As seasons change, so too does the weather. Hurricanes, lengthy storms, catastrophic flooding, uncontrollable wildfires and more — all cause devastation and destruction. Unfortunately, when victims of disasters need help the most, cybercriminals and scammers are very quick to step in and take advantage of both the vulnerable and the compassionate. Here are some ways they exploit unfortunate situations:
Disaster fraud is when cybercriminals and scammers target victims of a regional disaster by posing as aid provided by government agencies or reputable relief organizations. They contact victims directly via email, phone or even text messaging, asking for personal information such as social security numbers, credit card details, names and addresses. Once obtained, the scammers can use the information for identity theft or credit card fraud.
Tech support scams are common in the aftermath of disasters, especially when essential infrastructure such as phone lines or water and electrical equipment need repairing. A tech support scammer targets victims of a disaster with the promise of getting them back on track and online as quickly as possible. Always be wary of unsolicited tech support calls — especially in dire circumstances like a natural disaster. They are almost always phishing — never fixing.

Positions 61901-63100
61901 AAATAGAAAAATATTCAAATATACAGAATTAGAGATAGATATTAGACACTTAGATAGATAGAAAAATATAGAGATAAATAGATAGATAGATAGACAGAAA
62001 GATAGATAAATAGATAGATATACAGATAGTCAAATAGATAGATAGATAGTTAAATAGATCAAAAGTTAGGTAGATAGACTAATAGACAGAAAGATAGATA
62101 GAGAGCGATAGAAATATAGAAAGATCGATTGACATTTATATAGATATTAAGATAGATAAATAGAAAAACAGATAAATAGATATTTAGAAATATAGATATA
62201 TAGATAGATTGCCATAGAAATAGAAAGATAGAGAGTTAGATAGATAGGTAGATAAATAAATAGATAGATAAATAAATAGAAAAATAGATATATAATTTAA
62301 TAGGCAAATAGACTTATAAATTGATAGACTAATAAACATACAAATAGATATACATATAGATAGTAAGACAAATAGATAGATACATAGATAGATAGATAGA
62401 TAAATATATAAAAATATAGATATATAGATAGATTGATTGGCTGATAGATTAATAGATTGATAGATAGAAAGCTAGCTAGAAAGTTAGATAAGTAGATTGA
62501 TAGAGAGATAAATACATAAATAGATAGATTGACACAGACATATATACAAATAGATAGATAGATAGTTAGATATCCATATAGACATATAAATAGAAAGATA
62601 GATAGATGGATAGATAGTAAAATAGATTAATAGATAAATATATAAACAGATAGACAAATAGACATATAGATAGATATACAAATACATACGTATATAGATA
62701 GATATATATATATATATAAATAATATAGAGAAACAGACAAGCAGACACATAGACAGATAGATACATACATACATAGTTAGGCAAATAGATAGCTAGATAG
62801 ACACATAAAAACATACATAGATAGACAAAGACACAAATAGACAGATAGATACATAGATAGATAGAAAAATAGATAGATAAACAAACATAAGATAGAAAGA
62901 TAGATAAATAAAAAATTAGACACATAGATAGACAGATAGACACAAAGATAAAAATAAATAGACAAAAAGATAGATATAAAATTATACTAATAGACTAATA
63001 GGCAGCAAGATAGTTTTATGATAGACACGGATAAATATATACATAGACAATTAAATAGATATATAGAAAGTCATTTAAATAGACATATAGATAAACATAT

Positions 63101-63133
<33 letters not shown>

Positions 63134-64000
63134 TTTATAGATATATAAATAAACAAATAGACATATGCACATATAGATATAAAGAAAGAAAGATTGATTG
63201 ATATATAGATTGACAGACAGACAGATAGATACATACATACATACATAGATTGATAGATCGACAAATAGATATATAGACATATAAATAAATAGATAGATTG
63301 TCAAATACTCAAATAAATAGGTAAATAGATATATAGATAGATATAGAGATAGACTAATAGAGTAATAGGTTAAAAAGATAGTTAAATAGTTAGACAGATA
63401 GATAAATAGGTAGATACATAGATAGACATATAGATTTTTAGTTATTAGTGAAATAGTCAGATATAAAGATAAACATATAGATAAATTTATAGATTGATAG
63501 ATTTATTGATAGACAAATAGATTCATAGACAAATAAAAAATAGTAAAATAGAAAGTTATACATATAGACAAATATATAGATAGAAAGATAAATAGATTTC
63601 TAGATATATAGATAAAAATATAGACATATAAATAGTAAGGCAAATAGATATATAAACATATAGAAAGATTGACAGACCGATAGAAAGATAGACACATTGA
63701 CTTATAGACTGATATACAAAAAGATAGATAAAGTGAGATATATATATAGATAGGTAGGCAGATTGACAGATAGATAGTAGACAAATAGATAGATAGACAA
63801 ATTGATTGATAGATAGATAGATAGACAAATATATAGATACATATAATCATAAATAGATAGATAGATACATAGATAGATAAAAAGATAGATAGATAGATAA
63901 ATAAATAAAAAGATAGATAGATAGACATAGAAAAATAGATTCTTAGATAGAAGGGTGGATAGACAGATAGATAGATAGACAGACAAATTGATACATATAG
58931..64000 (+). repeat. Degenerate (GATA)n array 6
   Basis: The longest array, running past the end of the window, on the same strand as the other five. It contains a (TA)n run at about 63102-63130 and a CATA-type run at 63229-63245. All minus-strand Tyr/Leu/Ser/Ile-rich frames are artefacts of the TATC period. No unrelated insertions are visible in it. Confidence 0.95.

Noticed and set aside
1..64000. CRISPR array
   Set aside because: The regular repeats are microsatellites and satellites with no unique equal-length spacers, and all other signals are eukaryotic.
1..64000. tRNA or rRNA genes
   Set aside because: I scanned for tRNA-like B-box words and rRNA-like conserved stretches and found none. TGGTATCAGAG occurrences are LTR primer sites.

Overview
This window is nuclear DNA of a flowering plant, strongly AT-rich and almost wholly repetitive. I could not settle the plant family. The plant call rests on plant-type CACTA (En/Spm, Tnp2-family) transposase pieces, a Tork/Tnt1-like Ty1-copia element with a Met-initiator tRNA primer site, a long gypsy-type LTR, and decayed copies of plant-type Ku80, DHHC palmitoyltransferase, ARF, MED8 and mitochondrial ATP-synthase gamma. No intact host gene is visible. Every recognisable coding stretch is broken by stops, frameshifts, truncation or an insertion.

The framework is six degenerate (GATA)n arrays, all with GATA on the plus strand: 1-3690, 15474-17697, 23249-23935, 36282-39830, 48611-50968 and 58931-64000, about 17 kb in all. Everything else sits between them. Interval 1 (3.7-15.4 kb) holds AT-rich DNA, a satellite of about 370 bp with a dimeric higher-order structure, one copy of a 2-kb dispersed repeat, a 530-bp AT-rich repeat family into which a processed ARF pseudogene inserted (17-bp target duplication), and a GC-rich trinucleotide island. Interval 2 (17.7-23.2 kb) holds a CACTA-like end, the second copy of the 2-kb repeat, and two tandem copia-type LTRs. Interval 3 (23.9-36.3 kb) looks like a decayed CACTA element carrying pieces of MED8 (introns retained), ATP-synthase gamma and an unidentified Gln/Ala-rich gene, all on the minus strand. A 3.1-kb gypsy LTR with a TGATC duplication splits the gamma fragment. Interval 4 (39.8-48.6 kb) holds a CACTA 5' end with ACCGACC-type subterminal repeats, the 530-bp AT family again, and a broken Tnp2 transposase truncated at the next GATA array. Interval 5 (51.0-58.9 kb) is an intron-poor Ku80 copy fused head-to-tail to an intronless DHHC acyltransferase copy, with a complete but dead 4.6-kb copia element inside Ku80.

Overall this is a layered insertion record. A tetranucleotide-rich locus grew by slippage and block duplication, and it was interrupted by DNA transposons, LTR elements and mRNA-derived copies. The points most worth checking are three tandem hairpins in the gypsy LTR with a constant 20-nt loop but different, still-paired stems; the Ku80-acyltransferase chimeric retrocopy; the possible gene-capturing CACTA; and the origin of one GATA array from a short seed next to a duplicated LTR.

Charity phishing occurs when cybercriminals and scammers create fake charities that allegedly raise money for victims of a disaster. They attempt to tug at heartstrings with emotion and feelings of helplessness when people are at their most vulnerable. Charity phishing scams target more than just victims of disaster — and before you can report them to law enforcement, they’ve disappeared. Before committing to a donation, always verify the legitimacy of a charity by using search engines and charity scam watchdogs.
Four things you must know to protect yourself from disaster fraud:
- Government relief agencies will not contact you directly via email, phone, or text to ask for your financial or social security information.
- Government relief agencies will never compel you over the phone to hastily accept or do anything. If the call sounds off, hang up and report it to local law enforcement.
- Government officials never ask for money in exchange for the relief services they are obligated to provide its citizens.
- Never enter your email address and password into forms that appear to be from government agencies without verifying its legitimacy first. Always use a unique password and, if possible, a unique username to protect your other accounts.